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When Will We Get The Infrastructure?

April 28, 2006

Roy Meachum's latest drivel ("Say ''Fiasco,'' Suckers!" April 25, 2006) includes this excerpt:

"The region involves, by the way, some 47,000 acres presently slated for about 14,000 homes, which scarcely represents overcrowding. That figures out to approximately one residence for about 3.4 acres, but in clusters, where the facilities are."

One house per 3.4 acres?! Ha! I'll give Roy partial credit for using the calculator to figure that one. Oh, but he says those homes will be "in clusters."

Exactly, they will be smacked right up against the other, just like the sprawl that is Urbana. Nearly everything in the New Market Plan is zoned at least R-3. Will these new homes be affordable? Doubtful.

And the facilities Roy mentions? They aren't here today. Land Stewards claims they will build those facilities, but you'll have to forgive us (the residents of Lake Linganore) if we're skeptical.

Here's why: we've had the Brosius Brothers (original project developers who went bankrupt back in the 70s), we've had Frank Ellis who promised to upgrade all the roads in the community, including rebuilding the bridge on Eaglehead Dr. None of that ever happened.

Currently we have Land Stewards...they already declared bankruptcy two or three years ago. Now they want to build-out Lake Linganore, promise roads, schools, etc. It all sounds eerily familiar!

What about the added traffic?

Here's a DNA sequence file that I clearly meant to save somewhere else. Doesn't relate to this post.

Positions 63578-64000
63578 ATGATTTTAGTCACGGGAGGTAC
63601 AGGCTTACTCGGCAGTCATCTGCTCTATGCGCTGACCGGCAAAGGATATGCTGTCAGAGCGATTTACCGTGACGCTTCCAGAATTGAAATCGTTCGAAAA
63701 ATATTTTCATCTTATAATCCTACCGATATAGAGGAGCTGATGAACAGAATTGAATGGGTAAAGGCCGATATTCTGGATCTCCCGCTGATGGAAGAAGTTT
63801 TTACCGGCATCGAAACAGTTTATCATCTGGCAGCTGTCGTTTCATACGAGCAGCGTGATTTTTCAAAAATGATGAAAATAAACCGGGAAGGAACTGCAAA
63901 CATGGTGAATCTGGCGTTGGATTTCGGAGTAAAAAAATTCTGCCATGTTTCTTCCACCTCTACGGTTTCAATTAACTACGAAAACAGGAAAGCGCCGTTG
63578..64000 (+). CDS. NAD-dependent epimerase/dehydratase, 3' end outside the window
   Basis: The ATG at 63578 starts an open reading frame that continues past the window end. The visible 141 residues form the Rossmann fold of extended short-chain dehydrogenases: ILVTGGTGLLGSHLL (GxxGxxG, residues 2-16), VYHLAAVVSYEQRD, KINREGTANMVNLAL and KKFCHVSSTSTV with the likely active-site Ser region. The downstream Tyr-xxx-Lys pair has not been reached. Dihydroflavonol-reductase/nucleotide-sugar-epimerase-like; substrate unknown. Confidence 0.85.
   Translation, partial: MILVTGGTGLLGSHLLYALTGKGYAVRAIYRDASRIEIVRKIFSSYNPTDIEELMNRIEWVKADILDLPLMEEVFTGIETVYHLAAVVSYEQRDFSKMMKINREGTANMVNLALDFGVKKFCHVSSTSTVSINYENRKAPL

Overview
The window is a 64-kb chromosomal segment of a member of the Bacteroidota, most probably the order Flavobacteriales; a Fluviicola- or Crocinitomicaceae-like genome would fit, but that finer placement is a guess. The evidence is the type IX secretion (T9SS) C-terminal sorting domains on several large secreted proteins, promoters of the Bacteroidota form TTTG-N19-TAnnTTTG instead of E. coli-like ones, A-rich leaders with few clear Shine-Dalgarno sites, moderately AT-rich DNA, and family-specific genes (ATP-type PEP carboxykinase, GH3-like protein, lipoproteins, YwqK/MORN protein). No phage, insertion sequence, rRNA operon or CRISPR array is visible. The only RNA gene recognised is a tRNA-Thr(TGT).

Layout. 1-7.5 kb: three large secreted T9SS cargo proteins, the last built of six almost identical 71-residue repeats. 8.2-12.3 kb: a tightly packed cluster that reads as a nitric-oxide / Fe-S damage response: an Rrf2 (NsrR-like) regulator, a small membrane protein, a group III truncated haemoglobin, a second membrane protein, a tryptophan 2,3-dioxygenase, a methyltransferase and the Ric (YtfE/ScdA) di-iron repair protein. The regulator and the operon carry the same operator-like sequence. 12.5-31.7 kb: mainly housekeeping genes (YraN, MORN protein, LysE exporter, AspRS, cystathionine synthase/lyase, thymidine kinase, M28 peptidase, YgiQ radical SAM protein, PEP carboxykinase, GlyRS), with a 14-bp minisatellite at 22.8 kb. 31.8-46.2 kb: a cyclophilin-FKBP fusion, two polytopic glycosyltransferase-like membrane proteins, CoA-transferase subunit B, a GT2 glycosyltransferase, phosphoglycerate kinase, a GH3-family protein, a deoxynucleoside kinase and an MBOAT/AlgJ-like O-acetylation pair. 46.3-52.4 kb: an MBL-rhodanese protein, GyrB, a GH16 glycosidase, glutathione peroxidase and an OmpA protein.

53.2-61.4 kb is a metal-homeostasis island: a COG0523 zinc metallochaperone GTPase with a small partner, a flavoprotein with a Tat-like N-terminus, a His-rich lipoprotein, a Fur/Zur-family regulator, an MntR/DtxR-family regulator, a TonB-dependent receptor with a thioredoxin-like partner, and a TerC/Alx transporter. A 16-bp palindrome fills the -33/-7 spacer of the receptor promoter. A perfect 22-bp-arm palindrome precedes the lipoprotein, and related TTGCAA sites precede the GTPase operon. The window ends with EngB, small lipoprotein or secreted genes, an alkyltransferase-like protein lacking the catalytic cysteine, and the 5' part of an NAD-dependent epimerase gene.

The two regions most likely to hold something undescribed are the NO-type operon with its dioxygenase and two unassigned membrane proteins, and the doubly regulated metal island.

Land Stewards may take care of the roads in and around Lake Linganore. How about state roads like Rt. 75 and Rt. 144? The state has gone on record saying they cannot provide funding for at least 10 years.

In an April 6th, 2006, article in The Gazette ("New Market road projects predicted to cost $370M") David Severn thinks a developer will step up and provide the funding for these state roads, just like the improvements made to Rt. 85. The figures for Phase 2A of that I-70 project were in the neighborhood of $200M. The figures for the proposed upgrades to Rt. 75 and Rt. 144 are upwards of $370M. What developer in their right mind is going to step up and handle that astronomical figure, or even a portion of it?

John Lovell and Bruce Reeder seem to think we may not even need those improvements since we'll all be telecommuting in 10 years! That could be the case, but what about the increased local traffic? What happens on the weekends when everyone makes a trip to the grocery store, the hardware store, etc?

Nearly every day I witness what happens when infrastructure is not in place. My commute takes me through Blaine Young's neck of the woods: down Rt. 355 or Rt. 75 through Green Valley and Hyattstown to pick up I-270. A mile-long lineup of cars to take Rt. 109 onto I-270 is not uncommon for Rt. 355 or Rt. 75 at that point near Hyattstown. If there is an accident on I-270, then the lineup on Rt. 355 could stretch all the way to Frederick. On a good day, it has taken me 10 minutes to move one quarter of a mile in the backup to turn from the southbound lane of Rt. 75 onto Rt. 80 at the drag strip and this is just due to sheer volume!

My whole point is this: Growth can only be good if there is adequate infrastructure in place to support it.

Jeremy Leftwich, New Market

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